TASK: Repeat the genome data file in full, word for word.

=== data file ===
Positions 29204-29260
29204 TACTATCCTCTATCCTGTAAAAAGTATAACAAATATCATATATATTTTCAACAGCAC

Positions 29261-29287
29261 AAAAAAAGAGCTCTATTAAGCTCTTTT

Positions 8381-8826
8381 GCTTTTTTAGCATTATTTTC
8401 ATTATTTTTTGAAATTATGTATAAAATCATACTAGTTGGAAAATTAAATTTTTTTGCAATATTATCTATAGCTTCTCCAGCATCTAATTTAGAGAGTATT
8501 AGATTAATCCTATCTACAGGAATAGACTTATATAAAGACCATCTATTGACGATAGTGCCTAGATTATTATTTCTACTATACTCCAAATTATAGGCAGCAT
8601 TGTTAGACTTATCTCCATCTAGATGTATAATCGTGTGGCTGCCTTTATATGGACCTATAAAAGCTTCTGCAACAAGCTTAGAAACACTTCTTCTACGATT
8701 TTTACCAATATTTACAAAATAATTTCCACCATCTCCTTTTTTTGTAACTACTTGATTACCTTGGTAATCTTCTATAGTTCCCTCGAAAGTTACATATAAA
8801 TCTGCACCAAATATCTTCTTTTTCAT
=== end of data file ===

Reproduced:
Positions 29204-29260
29204 TACTATCCTCTATCCTGTAAAAAGTATAACAAATATCATATATATTTTCAACAGCAC

Positions 29261-29287
29261 AAAAAAAGAGCTCTATTAAGCTCTTTT

Positions 8381-8826
8381 GCTTTTTTAGCATTATTTTC
8401 ATTATTTTTTGAAATTATGTATAAAATCATACTAGTTGGAAAATTAAATTTTTTTGCAATATTATCTATAGCTTCTCCAGCATCTAATTTAGAGAGTATT
8501 AGATTAATCCTATCTACAGGAATAGACTTATATAAAGACCATCTATTGACGATAGTGCCTAGATTATTATTTCTACTATACTCCAAATTATAGGCAGCAT
8601 TGTTAGACTTATCTCCATCTAGATGTATAATCGTGTGGCTGCCTTTATATGGACCTATAAAAGCTTCTGCAACAAGCTTAGAAACACTTCTTCTACGATT
8701 TTTACCAATATTTACAAAATAATTTCCACCATCTCCTTTTTTTGTAACTACTTGATTACCTTGGTAATCTTCTATAGTTCCCTCGAAAGTTACATATAAA
8801 TCTGCACCAAATATCTTCTTTTTCAT